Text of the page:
Ford plans to have 13 new electrified models by 2020, and is investing $4.5 billion in electric vehicle solutions.
On the future of his company's overall sales, Fields said he isn't worried about a Federal Reserve rate hike damaging consumers' appetite for new vehicles.
While some, including the Fed itself, have suggested the expected course of target rate increases will negatively impact the auto industry, Fields said he's looking at what central bank tightening will mean for the country as a whole.
Read MoreFed worries auto industry may feel most heat from rate hike
"When you think about all this talk about a higher interest rate, first off let's take a deep breath. That means the economy is doing well, that means that the labor market is doing well, they're having wage and income growth, and that's good for the car business," he said. "As long as the rate increases are gradual, which we expect, we think it's going to continue to support very healthy sales in the auto industry."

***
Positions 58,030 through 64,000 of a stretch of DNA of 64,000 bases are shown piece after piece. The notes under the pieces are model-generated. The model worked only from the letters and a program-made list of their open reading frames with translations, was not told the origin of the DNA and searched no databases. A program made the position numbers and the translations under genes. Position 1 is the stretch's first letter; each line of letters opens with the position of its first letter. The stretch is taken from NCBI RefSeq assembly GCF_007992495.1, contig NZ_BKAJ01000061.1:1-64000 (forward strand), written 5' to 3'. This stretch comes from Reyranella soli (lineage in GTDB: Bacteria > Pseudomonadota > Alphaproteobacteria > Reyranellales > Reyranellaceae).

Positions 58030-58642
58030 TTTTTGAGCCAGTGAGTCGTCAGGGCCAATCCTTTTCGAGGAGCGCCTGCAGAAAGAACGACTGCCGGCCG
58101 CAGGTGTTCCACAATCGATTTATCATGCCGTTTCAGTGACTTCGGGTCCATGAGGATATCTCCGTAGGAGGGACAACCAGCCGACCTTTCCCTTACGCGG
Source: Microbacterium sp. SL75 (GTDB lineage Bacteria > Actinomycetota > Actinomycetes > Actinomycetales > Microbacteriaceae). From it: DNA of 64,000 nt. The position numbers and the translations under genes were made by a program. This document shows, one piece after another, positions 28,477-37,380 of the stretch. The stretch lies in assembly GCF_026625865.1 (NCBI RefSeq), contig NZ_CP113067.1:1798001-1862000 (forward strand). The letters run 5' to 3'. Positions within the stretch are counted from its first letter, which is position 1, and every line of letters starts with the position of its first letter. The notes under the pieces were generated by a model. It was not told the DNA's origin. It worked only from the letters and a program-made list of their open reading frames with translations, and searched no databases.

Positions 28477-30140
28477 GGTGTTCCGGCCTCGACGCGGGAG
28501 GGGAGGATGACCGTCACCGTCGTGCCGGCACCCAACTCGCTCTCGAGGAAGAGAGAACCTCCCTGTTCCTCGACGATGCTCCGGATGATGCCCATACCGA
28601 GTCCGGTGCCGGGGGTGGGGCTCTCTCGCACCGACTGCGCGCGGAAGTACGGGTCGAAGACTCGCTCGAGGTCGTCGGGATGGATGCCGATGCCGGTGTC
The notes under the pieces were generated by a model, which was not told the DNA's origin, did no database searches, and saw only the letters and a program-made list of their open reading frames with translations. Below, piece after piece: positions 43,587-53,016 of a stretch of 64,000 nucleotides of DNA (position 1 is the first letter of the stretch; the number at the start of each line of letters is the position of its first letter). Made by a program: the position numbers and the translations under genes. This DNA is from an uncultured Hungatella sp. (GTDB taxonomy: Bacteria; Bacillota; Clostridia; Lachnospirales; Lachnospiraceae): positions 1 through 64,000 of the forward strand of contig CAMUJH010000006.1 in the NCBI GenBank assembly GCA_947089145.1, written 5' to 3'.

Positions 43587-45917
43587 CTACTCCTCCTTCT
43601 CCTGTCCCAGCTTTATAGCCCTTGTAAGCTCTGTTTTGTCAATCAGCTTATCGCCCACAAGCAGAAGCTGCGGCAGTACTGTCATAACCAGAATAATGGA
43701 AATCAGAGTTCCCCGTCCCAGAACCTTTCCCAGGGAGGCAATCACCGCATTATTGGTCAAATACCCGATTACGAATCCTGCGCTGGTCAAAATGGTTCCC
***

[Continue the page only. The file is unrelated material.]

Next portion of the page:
Ford's head of research said earlier Thursday that the company hopes to develop ride hailing services that could compete with existing providers such as Uber or Lyft.
"Our vision is to be a mobility service provider, beyond building a vehicle that would be in somebody else's fleet," said Ken Washington, Ford's vice president of research. "We see this as a business we want to be in."
Washington spoke at a media event at which Ford unveiled a pilot program that will allow employees working at the company's Dearborn, Michigan, operations to use smartphone apps to hail rides from one building to another in specially designed Ford Transit vans.
—Reuters contributed to this report.